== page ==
The Odyssey: High-sea conquest
by Fabien Lemercier
- With a story featuring the contrasting paths of Captain Cousteau and his family, Jérôme Salle has made an adventure film set on the high seas
Ever since he released Anthony Zimmer (2005), Jérôme Salle has carved out a niche for himself, setting himself apart from the plethora of French directors. Neither a pure craftsman of arthouse cinema, nor a depersonalised creator of action films or popular comedies, he has chosen to tackle the international scene, an ambition that generated box-office success with Largo Winch [+see also:
film profile] (2008) and Largo Winch II [+see also:
film profile] (2011) and even saw him direct an English-language film, Zulu [+see also:
film profile] (the closing film of the 2013 Cannes Film Festival). His aspirations have not wavered, but have increased in scale, with his latest film The Odyssey [+see also:
film profile], which was released in French cinemas today by Wild Bunch Distribution after having closed the San Sebastián Film Festival. The film is a blockbuster that captures the life of a fanatic of discovery and exploration of the seven seas, a whirlpool into which he dragged his family, something that would not be without consequence.
The film begins in 1948, in the coves of Var, where lieutenant Jacques-Yves Cousteau (Lambert Wilson), who has just invented a diving suit allowing its wearer to breathe underwater, is with his wife, Simone (Audrey Tautou), and their children, Philippe and Jean-Michel, sharing with them the joy of diving beneath the ocean’s surface, the admiration of the stars and his dreams of expeditions into the mysterious of the deep blue sea that covers such a vast portion of our planet. These dreams soon become reality, following his decision to leave the navy, the purchase and renovation of the Calypso ("an extravagance" made possible by Simone, who sells all her jewellery), the formation of a passionate crew and the support of the French Institute of Petroleum who provide fuel for the ship in exchange for rock samples from the Gulf of Oman, a zone “infested with sharks and as hot as the fires of hell”. The first of a number of compromises for Cousteau (who opened up the way for offshore drilling), which would shortly be followed by another: leaving his children in a French boarding school, “abandonment” that Philippe struggles to live with.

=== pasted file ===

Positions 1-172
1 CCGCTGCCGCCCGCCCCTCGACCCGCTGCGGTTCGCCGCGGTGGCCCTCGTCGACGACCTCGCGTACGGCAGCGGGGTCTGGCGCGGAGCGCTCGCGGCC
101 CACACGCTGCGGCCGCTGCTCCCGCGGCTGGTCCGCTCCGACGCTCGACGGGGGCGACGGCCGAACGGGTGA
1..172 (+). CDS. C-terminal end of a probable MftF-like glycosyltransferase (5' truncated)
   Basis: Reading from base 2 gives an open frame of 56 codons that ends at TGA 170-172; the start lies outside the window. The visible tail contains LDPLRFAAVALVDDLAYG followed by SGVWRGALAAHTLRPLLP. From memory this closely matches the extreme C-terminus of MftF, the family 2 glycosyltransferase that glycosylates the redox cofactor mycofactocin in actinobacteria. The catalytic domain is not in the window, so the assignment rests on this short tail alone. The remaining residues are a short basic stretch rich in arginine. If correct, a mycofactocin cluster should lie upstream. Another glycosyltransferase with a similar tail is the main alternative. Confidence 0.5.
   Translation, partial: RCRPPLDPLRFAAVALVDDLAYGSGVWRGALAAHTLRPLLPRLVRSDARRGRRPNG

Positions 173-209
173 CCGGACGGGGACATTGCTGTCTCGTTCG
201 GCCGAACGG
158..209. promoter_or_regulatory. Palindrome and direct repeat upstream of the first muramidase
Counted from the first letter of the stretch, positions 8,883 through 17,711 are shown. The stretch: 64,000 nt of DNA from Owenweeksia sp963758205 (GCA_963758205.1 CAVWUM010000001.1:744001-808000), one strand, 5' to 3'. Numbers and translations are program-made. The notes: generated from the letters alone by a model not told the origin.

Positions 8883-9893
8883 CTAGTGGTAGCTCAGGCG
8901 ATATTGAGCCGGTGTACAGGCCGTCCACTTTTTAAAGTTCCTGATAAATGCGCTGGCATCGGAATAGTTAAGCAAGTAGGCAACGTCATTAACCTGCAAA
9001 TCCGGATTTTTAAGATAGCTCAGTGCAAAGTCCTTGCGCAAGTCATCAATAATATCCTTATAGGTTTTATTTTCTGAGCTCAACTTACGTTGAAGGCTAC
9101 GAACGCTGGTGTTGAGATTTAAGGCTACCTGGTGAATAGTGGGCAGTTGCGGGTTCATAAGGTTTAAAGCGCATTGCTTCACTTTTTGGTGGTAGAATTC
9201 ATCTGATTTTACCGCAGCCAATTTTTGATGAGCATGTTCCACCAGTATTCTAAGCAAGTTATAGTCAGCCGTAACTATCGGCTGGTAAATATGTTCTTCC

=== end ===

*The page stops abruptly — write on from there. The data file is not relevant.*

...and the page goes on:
On his boat, the years fly by and Cousteau’s fame grows, notably as a result of co-directing The Silent World, winner of the 1956 Palme d’Or, with Louis Malle. After a brief timeskip, Philippe (Pierre Niney) joins his father on the Red Sea in 1963. He recklessly participates in his father’s film shoots. Cousteau carries out these shoots alongside his laboratory work inventing new equipment (the bathyscaphe, the midget submarine, scuba sets, etc.), as a result of contract he signed to direct 12 movies for US television. But a shift slowly takes place, and the story of marine conquest begins to focus on the man doing the exploring, the character of Cousteau himself, as he becomes more self-obsessed and selfish, his focus is turned to projectors and money, penning screenplays of his voyages, cheating on his wife and becoming totally disinterested in ecology. This attitude drives Philippe away, and leads him to part with his father at Cape Town in 1968, with the two failing to reconcile until 1972 in Ushuaia, as Cousteau’s business is struggling and the explorer realises he must change the scope of his media work, focussing it on environmental protection.
Masterfully navigating its way between individual saga and familial tale, spectacular images and an intimate script, The Odyssey doesn’t dig too deeply, so as to preserve the audiences’ empathy for its characters. Emphasising, instead, the continuation of a long-term plot with all the making of an epic, the film seems to be wise to the tastes of some, but, nevertheless, offers a grand voyage, full of surprises, which will, no doubt, appeal to the masses.
(Translated from French)